66 Advanced Information Systems, 26 October 2005 Web archiving - approaches (5) International Internet Preservation Consortium –A focus of co-operation between the Internet Archive and national and research libraries –Development of standards and tools Mostly dealing with the problem of scale Heritrix crawler A standardised storage format (WARC) A user interface (WERA) and search facility (NutchWAX) Standard metadata - automatically documenting selection criteria, the context of retrieval

67 Advanced Information Systems, 26 October 2005 Web archiving - some trends Most existing initiatives are more concerned with collecting content than with either access or preservation –But access issues have been considered by: Internet Archive (e.g., Wayback Machine) PANDORA Archive (NLA) Nordic Web Archive project International Web Archiving Consortium –Most captured content can be viewed in the latest generation of Web browsers –For example, take a look at the UWE site in the Wayback Machine:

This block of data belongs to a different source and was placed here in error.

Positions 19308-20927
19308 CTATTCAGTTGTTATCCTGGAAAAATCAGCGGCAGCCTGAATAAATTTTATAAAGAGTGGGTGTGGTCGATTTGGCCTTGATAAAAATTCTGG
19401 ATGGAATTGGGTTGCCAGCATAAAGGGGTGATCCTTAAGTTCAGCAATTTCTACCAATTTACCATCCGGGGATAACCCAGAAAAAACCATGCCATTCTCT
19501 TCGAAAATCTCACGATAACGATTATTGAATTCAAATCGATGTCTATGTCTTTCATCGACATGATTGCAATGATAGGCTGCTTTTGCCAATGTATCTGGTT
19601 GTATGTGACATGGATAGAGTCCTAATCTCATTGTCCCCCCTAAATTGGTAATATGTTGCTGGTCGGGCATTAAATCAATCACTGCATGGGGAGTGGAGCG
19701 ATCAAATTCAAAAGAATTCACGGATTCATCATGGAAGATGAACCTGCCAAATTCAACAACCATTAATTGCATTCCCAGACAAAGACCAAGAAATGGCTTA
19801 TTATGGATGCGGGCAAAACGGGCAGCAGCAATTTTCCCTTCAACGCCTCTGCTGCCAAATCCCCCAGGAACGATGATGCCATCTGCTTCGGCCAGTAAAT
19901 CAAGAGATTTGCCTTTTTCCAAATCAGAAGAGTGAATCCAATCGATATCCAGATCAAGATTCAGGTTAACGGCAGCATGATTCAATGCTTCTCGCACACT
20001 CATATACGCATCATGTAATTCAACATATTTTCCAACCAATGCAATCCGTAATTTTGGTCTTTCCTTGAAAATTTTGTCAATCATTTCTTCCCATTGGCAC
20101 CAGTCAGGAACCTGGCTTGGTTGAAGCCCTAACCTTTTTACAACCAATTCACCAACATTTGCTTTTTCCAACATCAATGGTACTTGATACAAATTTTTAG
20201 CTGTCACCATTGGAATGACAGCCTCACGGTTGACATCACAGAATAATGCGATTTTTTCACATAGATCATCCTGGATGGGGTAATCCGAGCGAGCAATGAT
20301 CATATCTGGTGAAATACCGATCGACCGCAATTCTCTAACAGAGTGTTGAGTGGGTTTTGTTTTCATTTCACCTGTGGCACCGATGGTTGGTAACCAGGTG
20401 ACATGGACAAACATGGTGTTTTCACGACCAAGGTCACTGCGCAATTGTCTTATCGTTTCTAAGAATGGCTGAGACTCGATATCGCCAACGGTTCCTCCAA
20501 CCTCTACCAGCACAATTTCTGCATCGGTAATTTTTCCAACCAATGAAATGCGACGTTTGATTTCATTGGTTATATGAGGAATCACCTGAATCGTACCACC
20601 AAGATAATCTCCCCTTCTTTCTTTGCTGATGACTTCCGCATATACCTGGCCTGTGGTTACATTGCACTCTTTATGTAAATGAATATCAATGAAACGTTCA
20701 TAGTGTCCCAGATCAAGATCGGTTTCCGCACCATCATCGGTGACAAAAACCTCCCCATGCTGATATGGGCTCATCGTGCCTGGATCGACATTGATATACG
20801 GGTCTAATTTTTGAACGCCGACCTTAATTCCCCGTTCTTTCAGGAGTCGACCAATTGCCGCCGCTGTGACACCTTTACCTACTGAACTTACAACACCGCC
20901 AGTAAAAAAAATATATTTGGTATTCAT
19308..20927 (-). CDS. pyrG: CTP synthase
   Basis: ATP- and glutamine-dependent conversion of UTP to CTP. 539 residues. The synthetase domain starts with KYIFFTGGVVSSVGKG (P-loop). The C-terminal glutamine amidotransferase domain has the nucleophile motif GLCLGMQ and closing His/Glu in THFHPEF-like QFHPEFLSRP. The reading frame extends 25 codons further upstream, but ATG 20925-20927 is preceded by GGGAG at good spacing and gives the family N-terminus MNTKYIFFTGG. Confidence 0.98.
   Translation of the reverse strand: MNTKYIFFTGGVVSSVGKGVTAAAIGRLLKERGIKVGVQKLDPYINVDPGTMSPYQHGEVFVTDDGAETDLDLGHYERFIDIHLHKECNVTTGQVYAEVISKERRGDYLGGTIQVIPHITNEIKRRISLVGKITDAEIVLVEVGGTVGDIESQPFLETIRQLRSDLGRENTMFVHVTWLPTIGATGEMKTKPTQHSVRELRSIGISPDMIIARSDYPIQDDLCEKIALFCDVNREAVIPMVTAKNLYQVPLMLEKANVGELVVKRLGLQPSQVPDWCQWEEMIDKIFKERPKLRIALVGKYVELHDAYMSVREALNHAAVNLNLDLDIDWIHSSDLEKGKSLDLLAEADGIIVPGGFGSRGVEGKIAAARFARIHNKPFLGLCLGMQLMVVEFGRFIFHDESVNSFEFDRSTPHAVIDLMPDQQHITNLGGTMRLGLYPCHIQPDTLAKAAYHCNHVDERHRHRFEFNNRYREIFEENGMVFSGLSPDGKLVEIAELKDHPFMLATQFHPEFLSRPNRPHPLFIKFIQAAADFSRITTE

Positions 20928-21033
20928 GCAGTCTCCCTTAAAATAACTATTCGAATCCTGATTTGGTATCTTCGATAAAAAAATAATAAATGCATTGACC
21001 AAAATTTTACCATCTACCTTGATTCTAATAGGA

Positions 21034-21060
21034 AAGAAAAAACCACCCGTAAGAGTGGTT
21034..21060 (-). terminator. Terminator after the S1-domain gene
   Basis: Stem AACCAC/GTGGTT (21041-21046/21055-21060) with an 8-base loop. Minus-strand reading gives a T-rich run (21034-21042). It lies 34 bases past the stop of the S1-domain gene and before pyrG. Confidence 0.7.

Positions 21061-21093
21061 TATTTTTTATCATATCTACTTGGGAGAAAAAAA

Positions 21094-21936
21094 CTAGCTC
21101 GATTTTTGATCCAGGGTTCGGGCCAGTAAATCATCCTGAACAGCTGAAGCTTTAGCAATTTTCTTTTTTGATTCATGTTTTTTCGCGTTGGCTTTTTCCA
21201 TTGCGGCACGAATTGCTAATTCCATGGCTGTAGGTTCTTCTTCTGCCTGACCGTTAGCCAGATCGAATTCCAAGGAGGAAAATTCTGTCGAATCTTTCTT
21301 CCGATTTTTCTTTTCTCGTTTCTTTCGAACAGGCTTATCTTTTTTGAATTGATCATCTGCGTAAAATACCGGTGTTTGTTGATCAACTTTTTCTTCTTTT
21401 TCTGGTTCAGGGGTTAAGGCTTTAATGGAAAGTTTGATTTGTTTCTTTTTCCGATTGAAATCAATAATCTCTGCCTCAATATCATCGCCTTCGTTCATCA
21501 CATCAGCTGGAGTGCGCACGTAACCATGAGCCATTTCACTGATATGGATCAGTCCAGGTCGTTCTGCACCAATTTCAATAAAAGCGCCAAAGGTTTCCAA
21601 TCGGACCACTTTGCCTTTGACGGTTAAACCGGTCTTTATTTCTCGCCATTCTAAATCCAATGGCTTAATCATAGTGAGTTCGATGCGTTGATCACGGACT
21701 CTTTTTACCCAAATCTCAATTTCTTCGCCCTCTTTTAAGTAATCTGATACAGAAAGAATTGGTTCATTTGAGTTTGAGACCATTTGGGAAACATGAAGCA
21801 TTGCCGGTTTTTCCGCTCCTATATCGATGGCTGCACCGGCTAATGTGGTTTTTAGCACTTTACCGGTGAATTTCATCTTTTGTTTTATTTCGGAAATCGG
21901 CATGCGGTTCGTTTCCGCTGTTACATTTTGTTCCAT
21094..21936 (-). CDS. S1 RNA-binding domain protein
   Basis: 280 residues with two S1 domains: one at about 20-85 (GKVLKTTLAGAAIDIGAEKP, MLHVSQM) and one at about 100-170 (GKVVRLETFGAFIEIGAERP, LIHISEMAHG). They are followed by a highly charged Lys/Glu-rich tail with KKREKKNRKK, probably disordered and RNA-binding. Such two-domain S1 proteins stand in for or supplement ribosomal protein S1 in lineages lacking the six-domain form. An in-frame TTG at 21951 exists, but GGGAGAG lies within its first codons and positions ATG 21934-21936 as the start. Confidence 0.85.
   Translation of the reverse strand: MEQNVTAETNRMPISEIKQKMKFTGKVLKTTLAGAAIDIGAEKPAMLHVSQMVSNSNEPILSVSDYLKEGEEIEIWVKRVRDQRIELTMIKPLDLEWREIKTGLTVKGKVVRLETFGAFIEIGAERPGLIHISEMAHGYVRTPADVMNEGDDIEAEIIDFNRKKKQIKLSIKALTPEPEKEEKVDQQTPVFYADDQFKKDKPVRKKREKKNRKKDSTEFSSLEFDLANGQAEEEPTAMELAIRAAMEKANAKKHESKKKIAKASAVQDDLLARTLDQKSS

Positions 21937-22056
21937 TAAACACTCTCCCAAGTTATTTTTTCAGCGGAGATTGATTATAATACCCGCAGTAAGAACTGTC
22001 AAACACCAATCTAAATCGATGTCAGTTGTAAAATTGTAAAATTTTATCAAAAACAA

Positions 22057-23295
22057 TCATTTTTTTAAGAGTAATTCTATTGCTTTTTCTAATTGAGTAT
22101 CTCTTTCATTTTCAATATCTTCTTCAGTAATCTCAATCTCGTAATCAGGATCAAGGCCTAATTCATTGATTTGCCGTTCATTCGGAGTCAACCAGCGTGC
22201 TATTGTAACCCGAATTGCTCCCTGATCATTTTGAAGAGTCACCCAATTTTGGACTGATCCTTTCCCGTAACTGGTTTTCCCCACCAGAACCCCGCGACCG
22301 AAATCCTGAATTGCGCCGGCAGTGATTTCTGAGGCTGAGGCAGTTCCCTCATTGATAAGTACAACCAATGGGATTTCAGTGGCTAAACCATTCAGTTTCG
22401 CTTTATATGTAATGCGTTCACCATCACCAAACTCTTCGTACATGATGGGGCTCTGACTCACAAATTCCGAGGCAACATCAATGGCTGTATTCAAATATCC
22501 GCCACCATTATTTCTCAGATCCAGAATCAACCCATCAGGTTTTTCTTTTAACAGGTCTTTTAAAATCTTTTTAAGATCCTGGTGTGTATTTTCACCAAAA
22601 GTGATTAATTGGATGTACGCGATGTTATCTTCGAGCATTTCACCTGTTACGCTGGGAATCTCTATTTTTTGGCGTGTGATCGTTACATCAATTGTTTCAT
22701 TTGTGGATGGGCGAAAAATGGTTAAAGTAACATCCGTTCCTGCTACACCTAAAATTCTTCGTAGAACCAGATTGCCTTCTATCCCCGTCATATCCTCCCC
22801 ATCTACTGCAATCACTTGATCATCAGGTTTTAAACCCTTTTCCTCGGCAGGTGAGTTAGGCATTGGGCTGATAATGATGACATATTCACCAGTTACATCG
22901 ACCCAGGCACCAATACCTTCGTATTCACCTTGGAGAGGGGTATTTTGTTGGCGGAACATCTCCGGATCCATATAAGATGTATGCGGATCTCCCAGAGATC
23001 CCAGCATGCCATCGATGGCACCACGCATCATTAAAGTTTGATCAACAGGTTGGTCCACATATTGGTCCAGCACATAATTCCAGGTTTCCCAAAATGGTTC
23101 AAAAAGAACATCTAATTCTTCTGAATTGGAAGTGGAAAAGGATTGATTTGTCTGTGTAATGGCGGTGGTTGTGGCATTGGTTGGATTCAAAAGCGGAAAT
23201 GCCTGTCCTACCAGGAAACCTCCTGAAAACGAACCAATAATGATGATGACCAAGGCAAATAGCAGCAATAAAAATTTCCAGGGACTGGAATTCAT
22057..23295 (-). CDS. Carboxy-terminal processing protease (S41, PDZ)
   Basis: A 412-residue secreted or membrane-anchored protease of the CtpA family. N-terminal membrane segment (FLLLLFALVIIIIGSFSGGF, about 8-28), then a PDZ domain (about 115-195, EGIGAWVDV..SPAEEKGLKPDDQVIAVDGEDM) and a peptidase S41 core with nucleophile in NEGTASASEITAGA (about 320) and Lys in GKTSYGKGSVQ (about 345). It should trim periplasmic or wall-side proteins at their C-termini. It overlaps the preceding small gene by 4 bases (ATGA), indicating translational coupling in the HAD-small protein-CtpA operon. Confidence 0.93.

68 Advanced Information Systems, 26 October 2005

69 Summing up

70 Advanced Information Systems, 26 October 2005 Summing up: –Digital preservation is an organisational as well as a technical problem –Progress has been made on addressing the technical problems e.g., sustainable preservation strategies and preservation metadata schemas –However, many other problems remain –In the longer-term, international co-operation will be essential Some progress made on the national level, e.g. the DPC, DCC, NDIIPP, nestor

71 Further information

72 Advanced Information Systems, 26 October 2005 Readings (1) Neil Beagrie and Maggie Jones, Preservation Management of Digital Materials: a Handbook (2001) Margaret Hedstrom, It's about time: research challenges in digital archiving and long-term preservation (2003) Margaret Hedstrom and Seamus Ross, Invest to save: report and recommendations of the NSF-DELOS Working Group on Digital Archiving and Preservation (2003) Council on Library and Information Resources, The state of digital preservation: an international perspective (2002)